The Tesla Roadster was the first vehicle released by the California, United States-based automaker Tesla. Tesla designs and builds motors for fully electric vehicles based on the technology discovered by the engineer Nikola Tesla in the 1800s. The Tesla Roadster is notable for being the first fully electric production vehicle sold in the United States after a lengthy period of traditional fuel vehicles, and for helping change public perception of electric vehicles. The Tesla Roadster, highway capable, performance oriented, and attractive, helped give modern electric vehicles a new reputation. It was the first production car to be based on lithium-ion battery technology, and it was capable of going more than 200 miles on a single charge (its official EPA estimate was 244 miles), which achieved the feat of making electric vehicles seem more useful and practical than they had previously. At the time, many consumers in the United States feared that fully electric vehicles would be too inconvenient for most households because their batteries would not allow the car to handle the average commute between charges. In short, despite its drawbacks (such as its size and its cost), the Tesla Roadster helped pave the way for other fully electric modern cars to follow.

Though Tesla currently designs and builds fully electric cars from the ground up, the Roadster was not an all new design. Introduced in 2006 and produced between 2008 and 2012, the Tesla Roadster was assembled from Lotus Elise bodies and Tesla’s exclusive all-electric drivetrain. Tesla Motors contracted with Lotus Cars to supply 2500 Elise car bodies, an arrangement that expired at the end of 2011, so it was no surprise that Tesla stopped taking orders for the Roadster in the summer of 2011, and the final Roadster was completed in January of 2012. The Roadster was available in many markets around the globe throughout its production run; an allotment of Roadsters was even built in right-hand-drive format for select markets. A Sport version of the Roadster was also introduced midway through the car’s production run, boasting a more powerful motor that improved the car’s 0-60 acceleration time from 3.9 to 3.7 seconds, and increased horsepower from 248 to 288. Tesla Roadsters featured a single speed fixed gear transmission. The Tesla Roadster’s miles per gallon equivalency rating (the standard for determining “fuel efficiency” for fully electric cars) was rated at 120 miles per gallon. The lithium-ion battery pack (or Energy Storage System, in Tesla’s terminology) took three and a half hours to fully recharge. The Roadster could be recharged using 120-volt standard household current or optional units that provided 240-volt current for maximum speed recharging.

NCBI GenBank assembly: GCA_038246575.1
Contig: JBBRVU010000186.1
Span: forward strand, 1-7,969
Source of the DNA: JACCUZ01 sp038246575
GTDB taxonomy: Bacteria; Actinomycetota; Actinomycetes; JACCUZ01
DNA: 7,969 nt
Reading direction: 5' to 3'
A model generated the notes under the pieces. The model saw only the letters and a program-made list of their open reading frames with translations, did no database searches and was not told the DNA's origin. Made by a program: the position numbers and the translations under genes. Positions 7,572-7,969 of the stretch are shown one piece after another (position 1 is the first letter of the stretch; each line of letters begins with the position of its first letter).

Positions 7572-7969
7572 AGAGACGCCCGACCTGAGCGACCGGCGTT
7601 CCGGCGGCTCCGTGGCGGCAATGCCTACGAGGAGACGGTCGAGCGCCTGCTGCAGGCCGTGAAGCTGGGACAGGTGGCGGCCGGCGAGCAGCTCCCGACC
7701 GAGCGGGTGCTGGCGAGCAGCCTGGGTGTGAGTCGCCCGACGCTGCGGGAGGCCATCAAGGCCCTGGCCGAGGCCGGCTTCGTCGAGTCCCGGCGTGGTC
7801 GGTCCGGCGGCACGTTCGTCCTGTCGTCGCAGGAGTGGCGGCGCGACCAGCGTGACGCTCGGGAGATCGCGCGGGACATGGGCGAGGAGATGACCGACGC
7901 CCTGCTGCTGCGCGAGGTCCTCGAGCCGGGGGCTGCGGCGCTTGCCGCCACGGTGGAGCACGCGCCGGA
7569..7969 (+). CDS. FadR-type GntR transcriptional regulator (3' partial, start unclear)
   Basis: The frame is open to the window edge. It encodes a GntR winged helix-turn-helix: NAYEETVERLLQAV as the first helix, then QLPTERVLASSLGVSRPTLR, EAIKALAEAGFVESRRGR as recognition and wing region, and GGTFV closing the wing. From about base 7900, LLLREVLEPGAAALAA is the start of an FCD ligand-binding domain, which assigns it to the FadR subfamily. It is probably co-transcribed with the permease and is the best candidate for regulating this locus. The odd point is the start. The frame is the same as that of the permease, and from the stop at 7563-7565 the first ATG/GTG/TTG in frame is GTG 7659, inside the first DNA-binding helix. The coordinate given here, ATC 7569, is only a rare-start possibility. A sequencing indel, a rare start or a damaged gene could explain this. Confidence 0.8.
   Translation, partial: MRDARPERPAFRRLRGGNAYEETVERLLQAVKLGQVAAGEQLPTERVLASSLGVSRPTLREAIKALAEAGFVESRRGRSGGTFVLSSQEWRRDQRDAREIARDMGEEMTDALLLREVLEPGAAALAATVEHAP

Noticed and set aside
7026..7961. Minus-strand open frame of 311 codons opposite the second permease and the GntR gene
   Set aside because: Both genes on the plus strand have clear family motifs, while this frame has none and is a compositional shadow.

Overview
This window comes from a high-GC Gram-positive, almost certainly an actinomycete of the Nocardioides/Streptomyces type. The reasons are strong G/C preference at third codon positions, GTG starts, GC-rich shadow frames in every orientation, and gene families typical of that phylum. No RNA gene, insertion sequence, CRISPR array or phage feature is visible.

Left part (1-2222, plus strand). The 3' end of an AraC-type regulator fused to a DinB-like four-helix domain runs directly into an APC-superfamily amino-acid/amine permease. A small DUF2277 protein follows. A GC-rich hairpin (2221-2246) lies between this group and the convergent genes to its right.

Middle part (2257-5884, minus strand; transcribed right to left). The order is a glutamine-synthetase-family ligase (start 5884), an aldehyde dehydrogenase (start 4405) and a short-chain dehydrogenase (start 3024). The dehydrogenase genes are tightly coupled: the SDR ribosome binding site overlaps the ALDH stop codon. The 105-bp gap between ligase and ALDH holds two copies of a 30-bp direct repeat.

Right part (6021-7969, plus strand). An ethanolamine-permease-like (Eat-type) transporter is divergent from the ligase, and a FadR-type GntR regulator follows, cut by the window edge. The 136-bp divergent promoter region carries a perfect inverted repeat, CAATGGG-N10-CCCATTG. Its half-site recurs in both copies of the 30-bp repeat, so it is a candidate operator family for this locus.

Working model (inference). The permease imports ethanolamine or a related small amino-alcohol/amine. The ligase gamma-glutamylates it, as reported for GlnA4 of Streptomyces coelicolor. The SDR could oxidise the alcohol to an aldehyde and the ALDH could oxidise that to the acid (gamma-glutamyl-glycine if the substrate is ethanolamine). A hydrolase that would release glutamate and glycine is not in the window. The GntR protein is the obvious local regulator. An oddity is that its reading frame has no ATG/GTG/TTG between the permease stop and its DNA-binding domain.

Foreshadowing Tesla Motors’ strategy in the years to come, the Tesla Roadster was unapologetically performance oriented and featured plenty of creature comforts, which perhaps helped to alleviate some of the sticker shock. Such features and options included comfortable seating, directional forged wheels, power control hardware to improve the driving experience, a touchscreen display with a back-up camera, and upgraded insulation materials for noise reduction in the cabin. Tesla’s follow-up to the Roadster, the all-new Model S, continued Tesla’s method of making fully electric vehicles seem more normal.